CIED report smart meter confusion
Findings from a Centre on Innovation and Energy Demand (CIED) study on the Smart Meter Implementation Programme have revealed communication problems are hampering the rollout.
The programme is the most ambitious and expensive IT operation ever attempted by the UK government, but the researchers found that lack of public engagement with the scheme could be as damaging to its success as any technical problems encountered. This is despite a £100m campaign to sell the benefits of smart meters to consumers.
The UK government originally intended to install smart meters – which help households and energy companies keep a more detailed watch on energy use – in every home and small business by 2020, leading to a 5-15% reduction in energy reduction to help address the UK’s carbon emissions commitments. Researchers now argue that the scheme – launched in 2009 – will struggle to meet its targets and that the actual energy savings achieved may not justify the expense of the rollout.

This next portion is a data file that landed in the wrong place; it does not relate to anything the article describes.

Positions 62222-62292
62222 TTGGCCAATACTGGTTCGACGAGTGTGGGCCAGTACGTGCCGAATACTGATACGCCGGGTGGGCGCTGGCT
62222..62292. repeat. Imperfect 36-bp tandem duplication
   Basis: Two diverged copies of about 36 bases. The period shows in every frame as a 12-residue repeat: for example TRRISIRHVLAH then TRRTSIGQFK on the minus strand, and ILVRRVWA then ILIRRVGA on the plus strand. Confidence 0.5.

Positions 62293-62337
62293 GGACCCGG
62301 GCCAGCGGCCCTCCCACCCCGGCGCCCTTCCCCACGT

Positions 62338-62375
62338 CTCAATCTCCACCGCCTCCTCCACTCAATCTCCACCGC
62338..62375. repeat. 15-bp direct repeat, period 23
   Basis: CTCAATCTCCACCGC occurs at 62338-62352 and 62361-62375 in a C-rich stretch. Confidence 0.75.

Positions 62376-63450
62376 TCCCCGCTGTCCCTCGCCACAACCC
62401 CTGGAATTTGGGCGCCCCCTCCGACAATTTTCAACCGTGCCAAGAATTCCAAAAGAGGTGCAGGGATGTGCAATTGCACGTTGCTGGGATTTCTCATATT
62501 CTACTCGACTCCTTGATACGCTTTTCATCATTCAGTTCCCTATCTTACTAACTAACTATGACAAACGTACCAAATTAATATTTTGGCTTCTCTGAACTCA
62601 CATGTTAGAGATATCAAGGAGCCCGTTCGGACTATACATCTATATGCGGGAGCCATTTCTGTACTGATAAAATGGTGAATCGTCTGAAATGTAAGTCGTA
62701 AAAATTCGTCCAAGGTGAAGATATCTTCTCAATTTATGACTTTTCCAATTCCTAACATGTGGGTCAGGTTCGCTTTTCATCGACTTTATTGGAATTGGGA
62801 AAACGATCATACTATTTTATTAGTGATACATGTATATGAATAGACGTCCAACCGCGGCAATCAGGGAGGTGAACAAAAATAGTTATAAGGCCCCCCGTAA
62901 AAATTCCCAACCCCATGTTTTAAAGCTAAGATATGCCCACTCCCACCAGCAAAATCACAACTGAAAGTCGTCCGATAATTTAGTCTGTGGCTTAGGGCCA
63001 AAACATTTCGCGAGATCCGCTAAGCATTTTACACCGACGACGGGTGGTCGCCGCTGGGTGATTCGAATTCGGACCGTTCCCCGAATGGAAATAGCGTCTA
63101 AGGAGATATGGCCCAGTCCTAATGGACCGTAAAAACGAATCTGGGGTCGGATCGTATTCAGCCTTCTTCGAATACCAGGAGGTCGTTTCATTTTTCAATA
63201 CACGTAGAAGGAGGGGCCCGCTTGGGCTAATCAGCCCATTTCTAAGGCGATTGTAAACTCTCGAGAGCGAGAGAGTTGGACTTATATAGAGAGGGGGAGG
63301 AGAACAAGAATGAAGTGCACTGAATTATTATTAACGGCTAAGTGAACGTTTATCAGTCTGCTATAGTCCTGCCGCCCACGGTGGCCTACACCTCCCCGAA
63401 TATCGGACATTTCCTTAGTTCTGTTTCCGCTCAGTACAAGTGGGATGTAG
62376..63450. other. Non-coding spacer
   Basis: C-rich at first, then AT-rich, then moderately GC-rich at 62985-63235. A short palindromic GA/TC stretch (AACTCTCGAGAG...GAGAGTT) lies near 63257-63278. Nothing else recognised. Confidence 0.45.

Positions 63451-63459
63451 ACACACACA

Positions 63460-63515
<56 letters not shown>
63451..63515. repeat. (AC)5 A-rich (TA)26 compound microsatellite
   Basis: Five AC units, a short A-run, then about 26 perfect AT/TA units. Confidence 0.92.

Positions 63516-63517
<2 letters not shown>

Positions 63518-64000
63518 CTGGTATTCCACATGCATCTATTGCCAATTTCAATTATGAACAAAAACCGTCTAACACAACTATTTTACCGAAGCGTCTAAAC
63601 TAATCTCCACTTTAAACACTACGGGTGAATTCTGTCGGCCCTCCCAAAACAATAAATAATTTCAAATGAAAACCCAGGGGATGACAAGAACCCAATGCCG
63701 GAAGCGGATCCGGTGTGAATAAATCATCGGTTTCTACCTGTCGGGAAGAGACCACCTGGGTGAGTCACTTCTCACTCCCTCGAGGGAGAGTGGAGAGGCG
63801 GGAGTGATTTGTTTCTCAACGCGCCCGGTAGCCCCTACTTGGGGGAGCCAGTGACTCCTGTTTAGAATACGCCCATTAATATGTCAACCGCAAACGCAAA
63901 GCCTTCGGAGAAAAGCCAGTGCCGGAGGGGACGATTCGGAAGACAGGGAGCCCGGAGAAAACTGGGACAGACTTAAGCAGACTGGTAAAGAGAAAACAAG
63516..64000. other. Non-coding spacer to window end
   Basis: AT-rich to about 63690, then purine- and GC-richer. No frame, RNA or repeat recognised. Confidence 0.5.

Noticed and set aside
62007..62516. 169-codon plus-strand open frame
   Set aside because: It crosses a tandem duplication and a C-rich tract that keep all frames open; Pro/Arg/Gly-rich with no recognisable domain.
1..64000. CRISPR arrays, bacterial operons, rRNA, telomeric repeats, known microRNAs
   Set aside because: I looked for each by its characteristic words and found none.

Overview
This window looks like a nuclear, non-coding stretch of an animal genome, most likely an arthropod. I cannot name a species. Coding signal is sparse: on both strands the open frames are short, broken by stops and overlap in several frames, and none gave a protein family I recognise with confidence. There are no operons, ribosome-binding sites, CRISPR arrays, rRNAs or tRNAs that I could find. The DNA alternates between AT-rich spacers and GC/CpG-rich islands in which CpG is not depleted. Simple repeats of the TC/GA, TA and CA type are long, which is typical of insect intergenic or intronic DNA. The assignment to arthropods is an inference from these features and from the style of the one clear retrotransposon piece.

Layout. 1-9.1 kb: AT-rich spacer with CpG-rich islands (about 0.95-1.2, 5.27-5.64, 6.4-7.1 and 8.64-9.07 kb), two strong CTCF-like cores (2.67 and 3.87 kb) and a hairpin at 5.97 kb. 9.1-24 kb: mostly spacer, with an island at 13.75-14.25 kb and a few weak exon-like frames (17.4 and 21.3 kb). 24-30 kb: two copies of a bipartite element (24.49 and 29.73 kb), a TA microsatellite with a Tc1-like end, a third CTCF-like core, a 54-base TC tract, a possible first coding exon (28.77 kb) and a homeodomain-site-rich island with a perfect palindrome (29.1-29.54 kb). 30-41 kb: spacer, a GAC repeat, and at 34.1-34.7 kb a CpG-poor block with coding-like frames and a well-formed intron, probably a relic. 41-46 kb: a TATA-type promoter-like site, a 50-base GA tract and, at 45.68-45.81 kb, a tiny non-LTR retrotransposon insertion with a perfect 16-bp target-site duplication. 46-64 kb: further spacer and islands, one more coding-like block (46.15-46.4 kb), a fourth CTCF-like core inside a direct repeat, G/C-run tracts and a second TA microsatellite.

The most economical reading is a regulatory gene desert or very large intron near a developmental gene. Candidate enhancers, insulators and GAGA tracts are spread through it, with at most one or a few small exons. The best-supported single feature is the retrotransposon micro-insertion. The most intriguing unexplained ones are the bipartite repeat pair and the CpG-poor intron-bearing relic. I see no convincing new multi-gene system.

The CIED team’s research findings suggest that engaging the public with the programme and working to help people understand the benefits of smart meters is as important as the technical and logistical challenges. This ties in with CIED and the other End Use Energy Demand (EUED) Centres’ socio-technical approach to the challenges of reducing energy demand.
A press release from the University of Sussex (‘Confusion and resistance’ slows down UK smart meter roll-out”) was picked up by the Sunday Times (‘Ed Miliband smart meter energy scheme blows a fuse‘)
The findings are reported in the paper ‘Vulnerability and resistance in the United Kingdom’s smart meter transition‘ available from the Energy Policy journal (until the end of September). The paper is co-authored by Professor Benjamin K. Sovacool, Dr Paula Kivimaa, Dr Sabine Hielscher and Dr Kirsten Jenkins.
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